Good fishing comes in patches. We wade into a prime spot, catch a few trout and miss another, until the action tapers off and we move on. Maybe an unexpected handful of fish comes in a piece of side water, but we find no takers in the next dark pocket. It’s unpredictable, so we fish to put together the puzzle. For me, that starts with finding a water type where trout are feeding. And when I fool a fish, I expect to catch the next trout immediately in front of the first one. Because trout line up in productive seams.
Bottom to Top
I remember watching Smith work an underrated section of our home stream on an early spring evening. We’d both hooked a bunch of fish — enough to fairly agree that trout were eating best on the shaded outside banks and in water that was a foot or two deep. They were also taking the tag flies more than the point position, and the bite was on.
While watching my friend, I knelt to rest in the shallow water at the top end of the riffle I’d been fishing. I’ve always enjoyed observing skilled anglers at their craft, just to see how they approach the water and make the next decision. Right away, Smith poked a decent brown from a limestone-green lane. It slipped the hook, but Smith cast right back into the slot with a single backcast. On the next drift, he hooked a second trout that ended up in the net.
The water was clear enough that walking upstream would have likely spooked trout. So, many anglers would have chosen to fish from bank to bank, fanning casts out to cover all the water, before moving upstream. But Smith did the opposite. He continued working the same lane from where he’d just convinced two trout. He deviated very little left or right, throwing only a few test casts out of the main seam. His chosen lane originated fifty feet up at a washer-sized boulder. And in those next fifty feet, Smith found at least another half-dozen fish waiting to eat — all of them from the same seam, as he fished it from bottom to top.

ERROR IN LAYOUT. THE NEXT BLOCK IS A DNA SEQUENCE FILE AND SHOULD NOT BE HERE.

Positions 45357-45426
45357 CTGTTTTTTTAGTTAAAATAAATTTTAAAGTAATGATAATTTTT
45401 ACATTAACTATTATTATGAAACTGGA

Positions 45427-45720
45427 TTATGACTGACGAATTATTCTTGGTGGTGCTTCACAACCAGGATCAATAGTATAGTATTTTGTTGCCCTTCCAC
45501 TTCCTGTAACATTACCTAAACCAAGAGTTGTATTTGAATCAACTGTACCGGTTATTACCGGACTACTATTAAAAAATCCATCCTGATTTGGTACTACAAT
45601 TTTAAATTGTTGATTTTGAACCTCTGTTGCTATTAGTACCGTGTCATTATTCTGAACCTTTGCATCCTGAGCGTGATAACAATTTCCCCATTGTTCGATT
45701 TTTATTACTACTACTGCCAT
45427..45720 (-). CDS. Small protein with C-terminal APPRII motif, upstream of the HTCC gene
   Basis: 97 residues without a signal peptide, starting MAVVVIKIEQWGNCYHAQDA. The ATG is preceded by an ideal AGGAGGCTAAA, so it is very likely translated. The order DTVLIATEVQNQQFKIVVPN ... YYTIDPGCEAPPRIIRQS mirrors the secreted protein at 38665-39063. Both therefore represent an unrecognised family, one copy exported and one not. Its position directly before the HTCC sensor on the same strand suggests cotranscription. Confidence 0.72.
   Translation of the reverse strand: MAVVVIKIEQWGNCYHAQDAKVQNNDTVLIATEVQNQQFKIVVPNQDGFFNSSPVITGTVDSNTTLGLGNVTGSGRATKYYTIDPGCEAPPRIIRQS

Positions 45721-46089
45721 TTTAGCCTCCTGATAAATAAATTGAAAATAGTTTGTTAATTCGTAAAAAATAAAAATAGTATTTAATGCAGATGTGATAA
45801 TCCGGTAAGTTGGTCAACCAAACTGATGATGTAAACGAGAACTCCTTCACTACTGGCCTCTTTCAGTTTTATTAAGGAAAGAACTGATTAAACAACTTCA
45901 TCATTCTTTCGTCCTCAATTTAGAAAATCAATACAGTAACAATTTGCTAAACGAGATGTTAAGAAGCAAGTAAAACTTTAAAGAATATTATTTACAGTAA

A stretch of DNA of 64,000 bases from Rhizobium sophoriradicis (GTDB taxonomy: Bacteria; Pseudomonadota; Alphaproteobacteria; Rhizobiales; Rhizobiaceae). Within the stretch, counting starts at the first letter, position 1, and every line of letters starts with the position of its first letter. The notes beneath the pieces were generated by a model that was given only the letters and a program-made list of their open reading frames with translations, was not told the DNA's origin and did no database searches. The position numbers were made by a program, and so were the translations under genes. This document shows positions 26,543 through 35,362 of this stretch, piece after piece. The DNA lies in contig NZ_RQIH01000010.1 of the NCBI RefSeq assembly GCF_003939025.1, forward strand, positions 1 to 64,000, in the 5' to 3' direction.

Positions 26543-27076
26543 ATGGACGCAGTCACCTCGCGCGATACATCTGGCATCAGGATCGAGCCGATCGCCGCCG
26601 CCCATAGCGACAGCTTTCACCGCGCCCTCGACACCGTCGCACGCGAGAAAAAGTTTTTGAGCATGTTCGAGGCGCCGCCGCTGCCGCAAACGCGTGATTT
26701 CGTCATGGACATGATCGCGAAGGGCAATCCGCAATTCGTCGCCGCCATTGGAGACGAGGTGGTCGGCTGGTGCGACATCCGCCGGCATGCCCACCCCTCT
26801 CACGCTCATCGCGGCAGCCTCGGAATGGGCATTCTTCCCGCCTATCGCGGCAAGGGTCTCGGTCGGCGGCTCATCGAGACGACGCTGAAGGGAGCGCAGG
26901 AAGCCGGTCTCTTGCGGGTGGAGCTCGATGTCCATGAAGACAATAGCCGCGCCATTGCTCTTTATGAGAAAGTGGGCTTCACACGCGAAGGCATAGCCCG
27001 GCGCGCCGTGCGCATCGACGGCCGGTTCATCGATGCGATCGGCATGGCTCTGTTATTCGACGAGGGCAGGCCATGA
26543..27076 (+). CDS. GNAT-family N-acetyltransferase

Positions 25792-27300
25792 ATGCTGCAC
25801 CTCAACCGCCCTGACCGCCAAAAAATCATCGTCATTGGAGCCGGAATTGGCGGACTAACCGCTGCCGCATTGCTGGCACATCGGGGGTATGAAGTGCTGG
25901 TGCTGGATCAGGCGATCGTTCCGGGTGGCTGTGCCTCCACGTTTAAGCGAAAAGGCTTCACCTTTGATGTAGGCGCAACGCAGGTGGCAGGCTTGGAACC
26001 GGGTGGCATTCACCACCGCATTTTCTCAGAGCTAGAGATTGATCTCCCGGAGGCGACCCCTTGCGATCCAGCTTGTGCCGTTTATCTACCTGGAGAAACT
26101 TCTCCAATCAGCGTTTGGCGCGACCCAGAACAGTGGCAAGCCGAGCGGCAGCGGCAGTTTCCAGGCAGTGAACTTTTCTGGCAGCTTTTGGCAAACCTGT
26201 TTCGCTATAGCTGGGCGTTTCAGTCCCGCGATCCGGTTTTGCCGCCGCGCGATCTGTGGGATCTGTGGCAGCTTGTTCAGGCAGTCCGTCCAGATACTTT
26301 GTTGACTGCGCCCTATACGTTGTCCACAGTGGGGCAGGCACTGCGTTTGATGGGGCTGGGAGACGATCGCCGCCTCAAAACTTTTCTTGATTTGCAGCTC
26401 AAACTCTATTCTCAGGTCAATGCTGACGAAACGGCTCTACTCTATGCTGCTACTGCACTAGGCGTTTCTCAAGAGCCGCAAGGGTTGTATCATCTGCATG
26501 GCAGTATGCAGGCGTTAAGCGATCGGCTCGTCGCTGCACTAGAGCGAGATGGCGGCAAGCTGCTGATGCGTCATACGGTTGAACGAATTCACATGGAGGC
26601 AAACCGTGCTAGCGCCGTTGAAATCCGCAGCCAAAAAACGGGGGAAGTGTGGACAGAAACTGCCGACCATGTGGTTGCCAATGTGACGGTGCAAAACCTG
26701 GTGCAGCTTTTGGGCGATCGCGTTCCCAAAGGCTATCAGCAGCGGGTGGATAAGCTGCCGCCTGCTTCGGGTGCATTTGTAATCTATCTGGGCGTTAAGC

READ: Troutbitten | Trout Like to Do What Their Friends are Doing
Trust the lanes. Trout choose them for a reason. And while it might not make sense to us why they pick one lane over the next, don’t argue with the fish. Wherever you fool a trout, expect to catch his friends in the very same lane. Follow that seam all the way to its beginnings, even if the character of that seam changes from deep to shallow or from slow to fast. Stay in the lane, and trust that more hungry trout are there, waiting to be fooled.
Nose To Tail
Trout come in patches. Success comes in waves. I noticed this as a beginning angler, but I first thought of these locations as areas, or regions of activity. And I roughly drew a visual circle around the spot, trying to fish all of the water around. But with experience, I learned to see the river in lanes, and I believe this is more in line with how trout treat the river. I’ve come to realize that productivity happens in lanes more than areas. So my target zones aren’t circles and ovals as much as lines drawn in the river that follow a seam all the way to its origin.
Trout stack up nose to tail. They like to do what their friends are doing. And if a trout chooses a feeding lane, there’s good reason for it. Other trout surely notice the same attraction, and they often line up in the same seam. On a good river with the right vantage point, like a bridge, you can often see this clearly, with a line of trout stacked in one seam, all actively feeding in the current.
Wherever you catch a trout, expect to catch his brother just a foot upstream. Follow that success and expect more.
Fish hard, friends.
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Enjoy the day.
T R O U T B I T T E N
So true! I saw this take shape a few weeks ago. Pulling a half dozen fish out of a seam on the Little J. then side stepping up stream ,catching more, mostly on the tag fly. All in the same foot wide seam.
Spending more time reading (the water) has def paid dividends so far this season. Thanks Dom.
As an infrequent trout fisher was fortunate to observe a brown trout line-up in a seam. Just like you were writing about.
Left strong impression.